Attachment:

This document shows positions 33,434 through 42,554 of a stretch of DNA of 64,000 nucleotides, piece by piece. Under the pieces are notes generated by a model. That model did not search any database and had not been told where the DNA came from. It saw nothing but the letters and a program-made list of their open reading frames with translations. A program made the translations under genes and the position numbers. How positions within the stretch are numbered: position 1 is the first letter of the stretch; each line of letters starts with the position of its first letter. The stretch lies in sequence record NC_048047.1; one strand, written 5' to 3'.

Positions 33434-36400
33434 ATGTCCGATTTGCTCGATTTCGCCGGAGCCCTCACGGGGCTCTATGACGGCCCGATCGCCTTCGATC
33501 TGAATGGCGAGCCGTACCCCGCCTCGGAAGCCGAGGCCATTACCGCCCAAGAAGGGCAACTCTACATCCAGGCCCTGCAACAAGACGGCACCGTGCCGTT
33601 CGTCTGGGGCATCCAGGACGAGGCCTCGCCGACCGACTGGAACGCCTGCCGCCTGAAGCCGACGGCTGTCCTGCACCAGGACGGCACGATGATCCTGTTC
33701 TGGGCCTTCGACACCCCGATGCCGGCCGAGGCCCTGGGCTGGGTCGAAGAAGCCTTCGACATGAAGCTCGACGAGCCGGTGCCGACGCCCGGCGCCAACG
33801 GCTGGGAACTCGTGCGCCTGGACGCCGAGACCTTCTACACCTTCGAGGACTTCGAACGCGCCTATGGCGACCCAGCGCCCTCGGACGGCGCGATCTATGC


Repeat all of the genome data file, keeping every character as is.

This document shows positions 33,434 through 42,554 of a stretch of DNA of 64,000 nucleotides, piece by piece. Under the pieces are notes generated by a model. That model did not search any database and had not been told where the DNA came from. It saw nothing but the letters and a program-made list of their open reading frames with translations. A program made the translations under genes and the position numbers. How positions within the stretch are numbered: position 1 is the first letter of the stretch; each line of letters starts with the position of its first letter. The stretch lies in sequence record NC_048047.1; one strand, written 5' to 3'.

Positions 33434-36400
33434 ATGTCCGATTTGCTCGATTTCGCCGGAGCCCTCACGGGGCTCTATGACGGCCCGATCGCCTTCGATC
33501 TGAATGGCGAGCCGTACCCCGCCTCGGAAGCCGAGGCCATTACCGCCCAAGAAGGGCAACTCTACATCCAGGCCCTGCAACAAGACGGCACCGTGCCGTT
33601 CGTCTGGGGCATCCAGGACGAGGCCTCGCCGACCGACTGGAACGCCTGCCGCCTGAAGCCGACGGCTGTCCTGCACCAGGACGGCACGATGATCCTGTTC
33701 TGGGCCTTCGACACCCCGATGCCGGCCGAGGCCCTGGGCTGGGTCGAAGAAGCCTTCGACATGAAGCTCGACGAGCCGGTGCCGACGCCCGGCGCCAACG
33801 GCTGGGAACTCGTGCGCCTGGACGCCGAGACCTTCTACACCTTCGAGGACTTCGAACGCGCCTATGGCGACCCAGCGCCCTCGGACGGCGCGATCTATGC